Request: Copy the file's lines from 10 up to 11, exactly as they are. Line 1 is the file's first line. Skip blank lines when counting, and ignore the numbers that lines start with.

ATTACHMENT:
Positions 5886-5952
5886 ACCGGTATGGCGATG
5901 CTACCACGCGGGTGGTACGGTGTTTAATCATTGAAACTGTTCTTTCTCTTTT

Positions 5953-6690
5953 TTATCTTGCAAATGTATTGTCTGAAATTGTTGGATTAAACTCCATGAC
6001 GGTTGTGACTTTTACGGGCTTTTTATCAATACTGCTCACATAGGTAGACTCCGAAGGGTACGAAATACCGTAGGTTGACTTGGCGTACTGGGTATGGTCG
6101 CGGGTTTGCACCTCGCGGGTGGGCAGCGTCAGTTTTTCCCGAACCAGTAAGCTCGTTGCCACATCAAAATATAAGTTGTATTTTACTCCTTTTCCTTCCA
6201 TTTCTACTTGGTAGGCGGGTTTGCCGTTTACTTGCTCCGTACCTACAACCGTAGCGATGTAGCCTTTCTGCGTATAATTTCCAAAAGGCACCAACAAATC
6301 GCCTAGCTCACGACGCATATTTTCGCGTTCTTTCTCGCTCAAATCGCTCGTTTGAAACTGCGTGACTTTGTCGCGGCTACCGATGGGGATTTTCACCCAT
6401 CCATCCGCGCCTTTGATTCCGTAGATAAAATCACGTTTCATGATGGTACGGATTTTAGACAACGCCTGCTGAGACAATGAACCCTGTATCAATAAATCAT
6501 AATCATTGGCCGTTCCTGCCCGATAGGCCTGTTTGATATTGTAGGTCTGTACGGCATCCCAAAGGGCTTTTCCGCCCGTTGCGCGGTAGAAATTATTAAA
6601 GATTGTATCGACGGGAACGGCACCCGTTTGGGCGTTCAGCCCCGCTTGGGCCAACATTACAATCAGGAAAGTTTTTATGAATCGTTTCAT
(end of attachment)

6401 CCATCCGCGCCTTTGATTCCGTAGATAAAATCACGTTTCATGATGGTACGGATTTTAGACAACGCCTGCTGAGACAATGAACCCTGTATCAATAAATCAT
6501 AATCATTGGCCGTTCCTGCCCGATAGGCCTGTTTGATATTGTAGGTCTGTACGGCATCCCAAAGGGCTTTTCCGCCCGTTGCGCGGTAGAAATTATTAAA